In my post dated January 1, I spoke of my Belfortan origins, and this nostalgia for a time when “humility, solidarity, benevolence were considered virtues rather than characteristics of a poor guy”.
I do not share the difficulties of so called”Yellow Vests”. And to be honest, I was disgusted by the degree of hatred and violence they often expressed. I hate the conspiracy of some of them.
But many aspects of the movement seemed familiar to me, bringing me back to childhood memories, pickets in front of the Alsthom factory on strike (yes, there was an “h” at the time), solidarity of a city ….
Even if my fellow citizens have a particularly acute sensitivity on the subject of inequalities, the anxiety expressed by this movement is not specifically French. Actually, it extends to the whole developed world as everywhere, a significant proportion of the population has the feeling of having been forgotten, sacrificed, downgraded, on the altar of globalization.
A few months left before the European elections, this movement is a useful reminder that the European project must include everyone and leave no one behind.
The Lisbon Treaty refers to social justice. Article 3 of the Treaty of the European Union (TEU) now states that the Union is fighting “social exclusion and discrimination, and promotes social justice and protection, equality between women and men, intergenerational solidarity and the protection of the rights of the child”. It also refers to “a highly competitive social market economy”, which tends to “full employment and social progress”.
Article 151 of the Treaty on the Functioning of the European Union (TFEU) specifies the objectives of the Union in this respect : “the promotion of employment, the improvement of living and working conditions, allowing their equalization progress, adequate social protection, social dialogue, human resource development leading to a high and sustainable level of employment and the fight against exclusion” .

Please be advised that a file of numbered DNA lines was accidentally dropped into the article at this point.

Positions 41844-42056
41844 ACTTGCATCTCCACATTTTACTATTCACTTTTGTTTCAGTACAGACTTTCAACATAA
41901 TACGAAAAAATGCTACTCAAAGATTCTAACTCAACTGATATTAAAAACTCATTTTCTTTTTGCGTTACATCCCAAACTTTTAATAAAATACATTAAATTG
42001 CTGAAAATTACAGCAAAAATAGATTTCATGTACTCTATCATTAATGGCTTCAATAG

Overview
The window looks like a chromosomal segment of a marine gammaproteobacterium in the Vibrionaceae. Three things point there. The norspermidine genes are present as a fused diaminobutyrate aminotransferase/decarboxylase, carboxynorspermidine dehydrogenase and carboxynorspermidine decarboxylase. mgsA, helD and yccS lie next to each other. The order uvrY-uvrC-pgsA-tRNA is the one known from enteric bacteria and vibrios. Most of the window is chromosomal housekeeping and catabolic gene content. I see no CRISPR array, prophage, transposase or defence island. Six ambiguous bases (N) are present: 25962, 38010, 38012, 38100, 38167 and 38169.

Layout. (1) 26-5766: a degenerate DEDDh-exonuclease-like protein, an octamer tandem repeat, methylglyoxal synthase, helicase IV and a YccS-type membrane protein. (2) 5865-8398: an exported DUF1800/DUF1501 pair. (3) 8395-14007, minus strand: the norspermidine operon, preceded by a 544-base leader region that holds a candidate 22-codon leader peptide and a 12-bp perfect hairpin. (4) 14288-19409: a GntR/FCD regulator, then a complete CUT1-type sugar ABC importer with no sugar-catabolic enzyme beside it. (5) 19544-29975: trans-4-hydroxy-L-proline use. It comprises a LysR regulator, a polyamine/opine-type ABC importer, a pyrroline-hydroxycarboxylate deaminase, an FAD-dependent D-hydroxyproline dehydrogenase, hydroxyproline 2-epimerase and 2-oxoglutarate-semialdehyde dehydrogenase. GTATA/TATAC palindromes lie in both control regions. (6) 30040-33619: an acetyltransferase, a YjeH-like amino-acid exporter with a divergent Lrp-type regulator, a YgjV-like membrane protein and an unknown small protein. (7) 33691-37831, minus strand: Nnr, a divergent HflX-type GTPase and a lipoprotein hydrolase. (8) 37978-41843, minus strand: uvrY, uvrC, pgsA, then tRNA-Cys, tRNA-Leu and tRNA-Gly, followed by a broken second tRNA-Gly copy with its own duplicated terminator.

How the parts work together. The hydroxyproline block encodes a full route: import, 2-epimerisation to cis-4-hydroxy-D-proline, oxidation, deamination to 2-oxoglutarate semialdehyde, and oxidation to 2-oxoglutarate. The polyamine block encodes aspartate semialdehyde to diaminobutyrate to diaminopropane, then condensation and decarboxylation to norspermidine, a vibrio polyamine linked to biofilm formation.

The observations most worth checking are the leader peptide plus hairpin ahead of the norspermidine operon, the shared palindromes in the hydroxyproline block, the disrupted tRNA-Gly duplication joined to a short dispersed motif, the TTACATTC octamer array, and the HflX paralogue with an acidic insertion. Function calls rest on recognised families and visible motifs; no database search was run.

Article 9 of the TFEU introduces above all a “horizontal social clause” providing for the inclusion in the definition and implementation of common policies of “requirements relating to the promotion of a high level of employment, the guarantee of adequate social protection, the fight against social exclusion, and a high level of education, training and protection of human health”.
All this is far away for our fellow citizens.
Yet, public policies have already been put in place, which go in the right direction. I am thinking, for example, of the so-called “European Social Foundation” which gives citizens new and more effective rights around three themes: (i) equal opportunities and access to the labor market; (ii) fair working conditions; (iii) social protection and social inclusion.
The European Pillar of Social Rights was jointly approved by the European Parliament, the Council and the Commission on 17 November 2017 at the Social Summit for Equitable Employment and Growth in Gothenburg, Sweden.
Most of the tools needed to achieve the floor are in the hands of the Member States, social partners and civil society. But the institutions of the European Union – and the European Commission in particular – can help by setting the framework and showing the way forward.
It is in this spirit that a social scorecard has been put in place on the Commission’s website which makes possible to monitor the implementation of this policy and to analyze the trends and performances observed in the EU countries, divided into 12 zones, which will feed into the European Semester of economic policy coordination.
These technocratic tools will not be enough to convince. Europe must go faster and further to implement truly protective public policies. In view of the powers retained by the Member States on many of its subjects, this will have to be done through enhanced cooperation, essentially within the Euro zone, and not at twenty-seven.
The European debate can not ignore the question of social justice. The demagogic postures of those who criticize Europe all the time do not meet the expectations of citizens. Their record in the European Parliament in recent years speaks for itself: they did not do anything.
To other voices to bring this subject on the top of the public debate.
Iconography: a gathering of yellow vests in Caen, November 18, 2018. @ Charly Triballeau / AFP
After working as an international banker for emerging countries, Laurent Lascols became global head of country risk / sovereign risk (from 2008 to 2013) then global director of public affairs (from 2014 to 2019) for Societe Generale. In 2021, he founded Aristote, an advisory firm and training organization dedicated to environmental economics, sustainable finance and impact finance.